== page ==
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Saturday, August 14, 2010

A penny abolished is a penny earned

A new survey shows that 60% of Canadians support the abolishment of the penny, and for good reason. Getting rid of the penny would be a benefit to the economy. David Watt, the VP for RBC Capital Markets, explains the reason why in this Ottawa Citizen Article:

Production costs for the penny would be saved and, more importantly, it would put more money back into circulation.

Watt explained that many people hoard pennies, keeping them in jars at home or in a box in the basement.

If the government decided to give people cash in exchange for their old pennies, that money might be spent or put in a bank account. Either way, the money is back in the economy, he said. 

Sometimes I don’t wait for change if all that I’m going to get back is a penny. If I see a penny on the ground I rarely bother to bend down to pick it up. 1 cent is often not worth the effort of waiting half a second or bending my knees.

There was a time that a penny was worth something. You could buy candy with a penny or leave a penny as a small but respectable tip. Now a penny is useless. Pop machines don’t accept them and there is literally nothing you can buy with a penny. All that a penny is good for is taking up room in your pocket and infantile drinking games. Thanks to inflation the penny has become a thing of annoyance rather than value.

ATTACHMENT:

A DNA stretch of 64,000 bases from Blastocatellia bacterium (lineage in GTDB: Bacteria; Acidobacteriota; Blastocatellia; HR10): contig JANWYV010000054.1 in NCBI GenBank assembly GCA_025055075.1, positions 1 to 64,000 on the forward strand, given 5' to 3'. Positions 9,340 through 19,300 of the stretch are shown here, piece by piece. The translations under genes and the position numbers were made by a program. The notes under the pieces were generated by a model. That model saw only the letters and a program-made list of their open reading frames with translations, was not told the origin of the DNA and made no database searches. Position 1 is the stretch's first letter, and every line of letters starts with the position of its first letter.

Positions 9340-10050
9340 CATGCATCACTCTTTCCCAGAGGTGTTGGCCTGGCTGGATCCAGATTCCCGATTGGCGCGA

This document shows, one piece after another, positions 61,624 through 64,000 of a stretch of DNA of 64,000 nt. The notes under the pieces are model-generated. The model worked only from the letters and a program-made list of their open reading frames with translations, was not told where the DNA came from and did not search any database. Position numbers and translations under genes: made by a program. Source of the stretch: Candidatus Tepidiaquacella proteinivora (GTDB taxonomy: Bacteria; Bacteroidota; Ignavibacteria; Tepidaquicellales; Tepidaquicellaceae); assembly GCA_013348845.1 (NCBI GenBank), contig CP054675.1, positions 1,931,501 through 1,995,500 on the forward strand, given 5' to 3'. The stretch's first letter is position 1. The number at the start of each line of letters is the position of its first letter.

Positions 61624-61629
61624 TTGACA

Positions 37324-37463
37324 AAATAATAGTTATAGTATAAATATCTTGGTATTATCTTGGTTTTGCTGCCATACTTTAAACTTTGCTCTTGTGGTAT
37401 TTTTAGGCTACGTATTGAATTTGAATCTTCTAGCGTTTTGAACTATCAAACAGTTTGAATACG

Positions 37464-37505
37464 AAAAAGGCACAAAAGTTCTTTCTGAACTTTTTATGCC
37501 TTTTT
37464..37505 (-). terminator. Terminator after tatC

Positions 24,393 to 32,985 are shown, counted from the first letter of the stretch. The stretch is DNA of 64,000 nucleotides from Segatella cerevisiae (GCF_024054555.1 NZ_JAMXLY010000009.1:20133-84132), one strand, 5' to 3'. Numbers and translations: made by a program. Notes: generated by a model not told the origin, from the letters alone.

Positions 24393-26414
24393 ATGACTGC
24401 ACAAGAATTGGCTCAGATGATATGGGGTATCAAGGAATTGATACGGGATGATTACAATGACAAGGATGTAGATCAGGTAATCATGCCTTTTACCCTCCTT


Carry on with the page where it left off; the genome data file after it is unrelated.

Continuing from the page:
So I am among the 60% who say that we should get rid of the penny.

Posted by Hugh MacIntyre on August 14, 2010 | Permalink


I’m not sure if every cent costs us a cent and a half to make, but if nothing else it would greatly simplify cash transactions. It’s an attractive little coin but it really is time it was retired.

Posted by: Shane Matthews | 2010-08-14 11:25:29 AM

I agree in general, but there is also a flip side that I have witnessed in other countries following this path. It becomes a boost to inflating prices with the nickel simply replacing the penny.

Posted by: Alain | 2010-08-14 1:52:16 PM

Unless there’s something I’m not seeing, Alain, the most that the price of anything could rise is four cents. Next to the HST, that is nothing.

Posted by: Shane Matthews | 2010-08-14 1:55:38 PM

As a now infrequent reader and poster to this "blog" it really is pathetic to see what concerns "libertarians". While another 500 terrorists try to weasel their way into Canada, I suppose "no borders Brock" is happy about this, the "libertarian bloggers " on the WS write about getting rid of the penny, raw milk in France, mixed martial arts. Pathetic.

Posted by: The Stig | 2010-08-14 4:43:12 PM

Shane, I do not disagree that it would only constitute a small increase, but an increase nevertheless. As for the HST I wager that it spelled the end for Campbell's Liberals. Too bad the only alternative in my riding is the NDP or the Green Party.